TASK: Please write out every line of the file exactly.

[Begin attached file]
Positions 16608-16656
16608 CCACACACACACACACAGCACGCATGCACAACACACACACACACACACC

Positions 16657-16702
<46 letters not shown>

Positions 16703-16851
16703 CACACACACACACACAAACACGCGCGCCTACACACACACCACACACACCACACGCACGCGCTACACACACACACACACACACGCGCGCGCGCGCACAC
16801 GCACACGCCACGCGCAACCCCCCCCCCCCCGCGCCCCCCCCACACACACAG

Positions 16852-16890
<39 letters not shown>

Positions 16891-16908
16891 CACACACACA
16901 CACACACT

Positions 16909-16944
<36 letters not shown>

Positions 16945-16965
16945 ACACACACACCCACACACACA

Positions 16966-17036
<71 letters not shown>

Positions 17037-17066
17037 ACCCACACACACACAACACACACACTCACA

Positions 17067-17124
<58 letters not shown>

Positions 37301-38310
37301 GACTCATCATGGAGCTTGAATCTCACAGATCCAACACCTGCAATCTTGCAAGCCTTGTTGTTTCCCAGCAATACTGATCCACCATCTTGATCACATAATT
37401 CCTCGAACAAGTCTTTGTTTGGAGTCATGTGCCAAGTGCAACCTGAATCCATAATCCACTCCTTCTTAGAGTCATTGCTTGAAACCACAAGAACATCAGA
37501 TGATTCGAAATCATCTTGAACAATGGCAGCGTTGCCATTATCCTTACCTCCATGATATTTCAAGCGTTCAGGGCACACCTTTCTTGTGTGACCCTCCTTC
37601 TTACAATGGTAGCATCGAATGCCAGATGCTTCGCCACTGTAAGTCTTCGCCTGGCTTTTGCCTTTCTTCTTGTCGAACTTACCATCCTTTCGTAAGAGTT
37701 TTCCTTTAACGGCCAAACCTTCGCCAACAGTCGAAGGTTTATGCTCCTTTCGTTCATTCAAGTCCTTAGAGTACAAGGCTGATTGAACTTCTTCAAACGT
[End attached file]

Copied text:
Positions 16608-16656
16608 CCACACACACACACACAGCACGCATGCACAACACACACACACACACACC

Positions 16657-16702
<46 letters not shown>

Positions 16703-16851
16703 CACACACACACACACAAACACGCGCGCCTACACACACACCACACACACCACACGCACGCGCTACACACACACACACACACACGCGCGCGCGCGCACAC
16801 GCACACGCCACGCGCAACCCCCCCCCCCCCGCGCCCCCCCCACACACACAG

Positions 16852-16890
<39 letters not shown>

Positions 16891-16908
16891 CACACACACA
16901 CACACACT

Positions 16909-16944
<36 letters not shown>

Positions 16945-16965
16945 ACACACACACCCACACACACA

Positions 16966-17036
<71 letters not shown>

Positions 17037-17066
17037 ACCCACACACACACAACACACACACTCACA

Positions 17067-17124
<58 letters not shown>

Positions 37301-38310
37301 GACTCATCATGGAGCTTGAATCTCACAGATCCAACACCTGCAATCTTGCAAGCCTTGTTGTTTCCCAGCAATACTGATCCACCATCTTGATCACATAATT
37401 CCTCGAACAAGTCTTTGTTTGGAGTCATGTGCCAAGTGCAACCTGAATCCATAATCCACTCCTTCTTAGAGTCATTGCTTGAAACCACAAGAACATCAGA
37501 TGATTCGAAATCATCTTGAACAATGGCAGCGTTGCCATTATCCTTACCTCCATGATATTTCAAGCGTTCAGGGCACACCTTTCTTGTGTGACCCTCCTTC
37601 TTACAATGGTAGCATCGAATGCCAGATGCTTCGCCACTGTAAGTCTTCGCCTGGCTTTTGCCTTTCTTCTTGTCGAACTTACCATCCTTTCGTAAGAGTT
37701 TTCCTTTAACGGCCAAACCTTCGCCAACAGTCGAAGGTTTATGCTCCTTTCGTTCATTCAAGTCCTTAGAGTACAAGGCTGATTGAACTTCTTCAAACGT